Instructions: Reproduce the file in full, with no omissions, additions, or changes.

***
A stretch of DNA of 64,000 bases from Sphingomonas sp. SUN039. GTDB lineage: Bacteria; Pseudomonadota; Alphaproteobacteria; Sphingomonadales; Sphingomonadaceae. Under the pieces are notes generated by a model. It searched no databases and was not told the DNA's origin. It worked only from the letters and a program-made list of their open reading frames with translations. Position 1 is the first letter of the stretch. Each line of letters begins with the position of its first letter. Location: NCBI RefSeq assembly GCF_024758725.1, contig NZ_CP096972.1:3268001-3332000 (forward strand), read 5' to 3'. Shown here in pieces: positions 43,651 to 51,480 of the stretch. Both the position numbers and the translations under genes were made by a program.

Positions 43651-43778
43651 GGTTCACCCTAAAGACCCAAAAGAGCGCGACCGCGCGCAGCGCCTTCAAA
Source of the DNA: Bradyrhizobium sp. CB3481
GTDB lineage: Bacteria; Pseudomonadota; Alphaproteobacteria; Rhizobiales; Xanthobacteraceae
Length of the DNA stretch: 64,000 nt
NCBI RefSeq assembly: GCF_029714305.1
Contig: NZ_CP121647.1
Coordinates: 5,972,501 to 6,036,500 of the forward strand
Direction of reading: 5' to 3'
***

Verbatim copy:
A stretch of DNA of 64,000 bases from Sphingomonas sp. SUN039. GTDB lineage: Bacteria; Pseudomonadota; Alphaproteobacteria; Sphingomonadales; Sphingomonadaceae. Under the pieces are notes generated by a model. It searched no databases and was not told the DNA's origin. It worked only from the letters and a program-made list of their open reading frames with translations. Position 1 is the first letter of the stretch. Each line of letters begins with the position of its first letter. Location: NCBI RefSeq assembly GCF_024758725.1, contig NZ_CP096972.1:3268001-3332000 (forward strand), read 5' to 3'. Shown here in pieces: positions 43,651 to 51,480 of the stretch. Both the position numbers and the translations under genes were made by a program.

Positions 43651-43778
43651 GGTTCACCCTAAAGACCCAAAAGAGCGCGACCGCGCGCAGCGCCTTCAAA
Source of the DNA: Bradyrhizobium sp. CB3481
GTDB lineage: Bacteria; Pseudomonadota; Alphaproteobacteria; Rhizobiales; Xanthobacteraceae
Length of the DNA stretch: 64,000 nt
NCBI RefSeq assembly: GCF_029714305.1
Contig: NZ_CP121647.1
Coordinates: 5,972,501 to 6,036,500 of the forward strand
Direction of reading: 5' to 3'